I was chatting with a client last week about resolutions for the New Year… or lack thereof. She also doesn’t make resolutions, but she does identify a couple of things she would like to do more or less of in the current year. One of the things she wants to do more of is read books. Apparently one of her children said something over the holiday season about how she doesn’t sit and read with them anymore. They are too old to have books read to them so that seemed like the perfect opportunity to sit and read her own book during her children’s reading time. Cool idea.
That conversation got me thinking about all of the clients I have worked with who have a huge collection of books and how hard it is to let go of them. And one of my aunts is a writer with a huge weakness for books. Much of her modestly sized two-bedroom apartment is taken up by bookshelves.
First of all, let’s examine some of the reasons we hold onto books. The book cost a lot of money. The book is part of a set. The book has such a pretty cover. You are sentimentally attached to many of your books. Books can become your friends and I have no doubt they look beautiful on your shelves, on the floor, on your coffee table, and so on . . .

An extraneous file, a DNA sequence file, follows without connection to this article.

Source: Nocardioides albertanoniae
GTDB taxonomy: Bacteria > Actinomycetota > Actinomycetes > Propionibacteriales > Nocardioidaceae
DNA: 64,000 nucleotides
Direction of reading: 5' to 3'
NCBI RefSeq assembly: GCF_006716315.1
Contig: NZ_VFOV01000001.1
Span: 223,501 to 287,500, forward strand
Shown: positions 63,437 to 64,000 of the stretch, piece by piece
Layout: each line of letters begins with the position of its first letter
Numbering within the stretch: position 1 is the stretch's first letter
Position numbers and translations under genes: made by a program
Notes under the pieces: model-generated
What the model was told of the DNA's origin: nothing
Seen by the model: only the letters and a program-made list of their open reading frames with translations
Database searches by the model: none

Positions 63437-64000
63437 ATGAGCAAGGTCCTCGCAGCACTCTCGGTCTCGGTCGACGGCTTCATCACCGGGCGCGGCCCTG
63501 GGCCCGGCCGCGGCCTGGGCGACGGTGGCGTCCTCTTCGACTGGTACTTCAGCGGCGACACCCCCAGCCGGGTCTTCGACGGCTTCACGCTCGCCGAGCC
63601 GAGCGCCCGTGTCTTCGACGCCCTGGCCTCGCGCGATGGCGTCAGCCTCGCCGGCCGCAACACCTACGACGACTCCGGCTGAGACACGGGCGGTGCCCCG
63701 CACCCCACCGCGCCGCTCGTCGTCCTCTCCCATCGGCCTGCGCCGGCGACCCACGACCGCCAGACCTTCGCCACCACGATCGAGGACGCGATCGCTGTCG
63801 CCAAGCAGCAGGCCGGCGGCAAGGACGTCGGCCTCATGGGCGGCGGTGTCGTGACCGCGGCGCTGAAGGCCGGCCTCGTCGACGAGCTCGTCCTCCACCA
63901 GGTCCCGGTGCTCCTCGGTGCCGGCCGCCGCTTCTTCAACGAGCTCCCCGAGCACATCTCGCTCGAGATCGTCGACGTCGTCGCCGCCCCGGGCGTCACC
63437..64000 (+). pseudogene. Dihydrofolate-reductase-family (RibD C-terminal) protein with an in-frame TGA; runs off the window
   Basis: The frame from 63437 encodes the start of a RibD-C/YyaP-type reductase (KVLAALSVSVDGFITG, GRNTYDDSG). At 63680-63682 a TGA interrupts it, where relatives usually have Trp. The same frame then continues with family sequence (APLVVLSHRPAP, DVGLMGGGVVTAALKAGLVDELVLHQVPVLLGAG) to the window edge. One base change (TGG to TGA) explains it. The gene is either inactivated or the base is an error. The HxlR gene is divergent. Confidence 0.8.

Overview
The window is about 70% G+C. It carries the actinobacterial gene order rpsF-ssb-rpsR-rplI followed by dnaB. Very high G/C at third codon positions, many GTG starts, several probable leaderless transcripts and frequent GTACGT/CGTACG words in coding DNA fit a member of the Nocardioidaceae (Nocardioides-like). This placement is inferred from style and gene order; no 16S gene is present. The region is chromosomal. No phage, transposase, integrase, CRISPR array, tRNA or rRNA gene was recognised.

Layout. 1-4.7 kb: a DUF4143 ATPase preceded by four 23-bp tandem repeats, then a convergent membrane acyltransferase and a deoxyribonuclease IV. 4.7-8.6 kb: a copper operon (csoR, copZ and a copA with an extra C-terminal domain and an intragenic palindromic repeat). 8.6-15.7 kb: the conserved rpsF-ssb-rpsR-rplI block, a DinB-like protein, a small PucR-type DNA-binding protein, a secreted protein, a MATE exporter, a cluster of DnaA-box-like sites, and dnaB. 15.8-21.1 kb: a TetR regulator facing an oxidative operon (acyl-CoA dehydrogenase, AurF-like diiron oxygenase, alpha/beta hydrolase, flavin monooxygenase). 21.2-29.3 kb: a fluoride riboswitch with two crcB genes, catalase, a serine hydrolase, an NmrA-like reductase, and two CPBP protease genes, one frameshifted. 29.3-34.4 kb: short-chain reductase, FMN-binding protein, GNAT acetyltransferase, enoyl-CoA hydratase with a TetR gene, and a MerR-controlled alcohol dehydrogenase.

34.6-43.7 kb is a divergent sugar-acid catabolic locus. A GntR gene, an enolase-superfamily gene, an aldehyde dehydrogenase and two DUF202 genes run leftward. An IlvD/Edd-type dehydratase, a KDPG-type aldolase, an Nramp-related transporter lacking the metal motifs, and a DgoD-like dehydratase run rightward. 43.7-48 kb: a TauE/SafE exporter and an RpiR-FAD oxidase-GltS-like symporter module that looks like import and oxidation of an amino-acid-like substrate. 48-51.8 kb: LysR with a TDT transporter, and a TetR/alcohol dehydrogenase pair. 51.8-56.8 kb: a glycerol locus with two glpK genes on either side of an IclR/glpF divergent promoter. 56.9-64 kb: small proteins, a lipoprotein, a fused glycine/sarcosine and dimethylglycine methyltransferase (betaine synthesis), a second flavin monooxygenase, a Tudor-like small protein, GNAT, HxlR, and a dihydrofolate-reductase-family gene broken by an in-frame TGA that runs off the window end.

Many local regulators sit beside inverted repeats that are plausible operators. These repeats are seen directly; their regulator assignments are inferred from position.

Now, let’s imagine that you are moving to a smaller home or that you are tired of tripping over the piles on the floor and it’s time to do a good edit.
Perhaps start by pulling a collection of about twenty books you would take with you if you were stranded on a desert island and place them on a shelf of their own. Those are the non-negotiable ones.
Sort Non Fiction into Categories
Next, sort all of your non-fiction books into categories. Once you discover that you have twenty books on how to get organized you may decide that there is really only one that you will read again and you will let the rest go to someone else who will read the book and actually implement some of the ideas. Or if you have forty cookbooks and you rarely cook, let alone try new recipes, you could let go of 90 per cent of them. After all, if you need a recipe there are thousands available online.
Pass Them Along
If you read a book that you really enjoy, instead of putting it back on the shelf, pass it along to someone else who will enjoy it and ask them to do the same. If you buy or are given a book that you start to read and lose interest in after a few pages, pass it along to someone else who will read it.
Make a List
If someone tells you about a great book that you must read or you read a review and you want to read the book, add the titles and author to a list instead of buying the book. Wait until you have time to read a new book and then look at your list and either purchase or borrow the next book that interests you.
Do you have ideas of what to do with all your books? What’s worked for you?